In one example, begun in 2006, Yunus led a joint venture between Grameen, the microfinance conglomerate he established, and European food giant Danone, to produce high nutrition yoghurt. The yoghurt, known as “Shakti Doi”, meaning “power yoghurt” in Bengali, aims to reduce malnutrition in Bangladeshi children while also creating a manufacturing and distribution network that provides income and job opportunities for the local community.
Another more recent joint venture with Adidas is aimed at producing shoes costing just one euro per pair. The project is designed to alleviate the problem of parasites infecting poor people forced to walk barefoot because they can’t afford shoes, while again also creating jobs and opportunities in the process.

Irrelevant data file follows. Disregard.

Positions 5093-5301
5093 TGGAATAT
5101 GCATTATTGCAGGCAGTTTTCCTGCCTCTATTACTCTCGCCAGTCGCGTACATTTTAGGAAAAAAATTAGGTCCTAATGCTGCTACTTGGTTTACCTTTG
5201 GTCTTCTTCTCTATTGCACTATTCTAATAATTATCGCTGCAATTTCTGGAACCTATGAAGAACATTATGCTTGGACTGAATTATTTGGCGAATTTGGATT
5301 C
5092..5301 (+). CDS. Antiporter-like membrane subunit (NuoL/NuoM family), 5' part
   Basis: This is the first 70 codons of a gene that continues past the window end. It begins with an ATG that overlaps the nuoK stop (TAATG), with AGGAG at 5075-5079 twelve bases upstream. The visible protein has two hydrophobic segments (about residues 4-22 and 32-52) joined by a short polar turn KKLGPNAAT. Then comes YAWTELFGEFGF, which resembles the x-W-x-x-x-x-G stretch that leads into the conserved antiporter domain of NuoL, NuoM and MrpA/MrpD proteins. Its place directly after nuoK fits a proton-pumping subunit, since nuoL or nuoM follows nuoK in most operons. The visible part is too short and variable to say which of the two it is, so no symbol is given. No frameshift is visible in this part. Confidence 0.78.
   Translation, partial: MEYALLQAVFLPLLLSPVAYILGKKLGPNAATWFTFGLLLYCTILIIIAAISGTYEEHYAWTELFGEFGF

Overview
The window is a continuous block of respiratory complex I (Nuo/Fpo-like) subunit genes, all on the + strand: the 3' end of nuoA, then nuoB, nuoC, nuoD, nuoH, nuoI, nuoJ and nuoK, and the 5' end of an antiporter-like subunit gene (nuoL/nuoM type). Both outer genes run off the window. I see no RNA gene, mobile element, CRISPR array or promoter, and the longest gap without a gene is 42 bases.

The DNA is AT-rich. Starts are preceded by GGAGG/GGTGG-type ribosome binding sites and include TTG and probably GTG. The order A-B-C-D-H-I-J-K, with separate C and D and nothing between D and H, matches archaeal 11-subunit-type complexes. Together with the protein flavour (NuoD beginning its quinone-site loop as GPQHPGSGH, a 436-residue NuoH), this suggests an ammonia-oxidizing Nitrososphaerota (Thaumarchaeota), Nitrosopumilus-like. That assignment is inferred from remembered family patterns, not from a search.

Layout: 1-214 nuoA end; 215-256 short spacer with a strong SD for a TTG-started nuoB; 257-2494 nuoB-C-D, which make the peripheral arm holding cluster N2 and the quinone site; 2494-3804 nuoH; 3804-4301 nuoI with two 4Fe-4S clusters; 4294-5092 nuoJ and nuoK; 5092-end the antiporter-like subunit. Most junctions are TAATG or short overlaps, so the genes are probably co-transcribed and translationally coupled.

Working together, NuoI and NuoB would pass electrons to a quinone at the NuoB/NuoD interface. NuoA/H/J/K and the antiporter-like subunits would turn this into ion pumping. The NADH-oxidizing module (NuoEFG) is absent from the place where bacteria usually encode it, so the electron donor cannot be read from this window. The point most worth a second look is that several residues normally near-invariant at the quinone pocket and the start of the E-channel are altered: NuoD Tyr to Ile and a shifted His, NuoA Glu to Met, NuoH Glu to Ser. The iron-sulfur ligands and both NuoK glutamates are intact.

These, he says, are high profile examples that show the social business model in action and in a way that is self-sustaining. But social businesses can also be successful at the grass roots level, and don’t need the backing of a major multinational in order to deliver the solutions they seek.
Yunus, who was awarded the Nobel Peace Prize in 2006, says he has made it his mission to “put poverty in a museum” and in Bangladesh he is promoting the target of 2030 for eradicating poverty from the country.
It’s an ambitious target: with its booming garment export trade Bangladesh has enjoyed some of the fastest economic growth in Asia in recent years, but it remains at a very low base.
Estimates of the proportion of the population living below the poverty line vary between about 30 and well above 40 per cent, making it still officially one of the poorest countries in the world – although figures also show poverty levels have steadily fallen since the 1990s.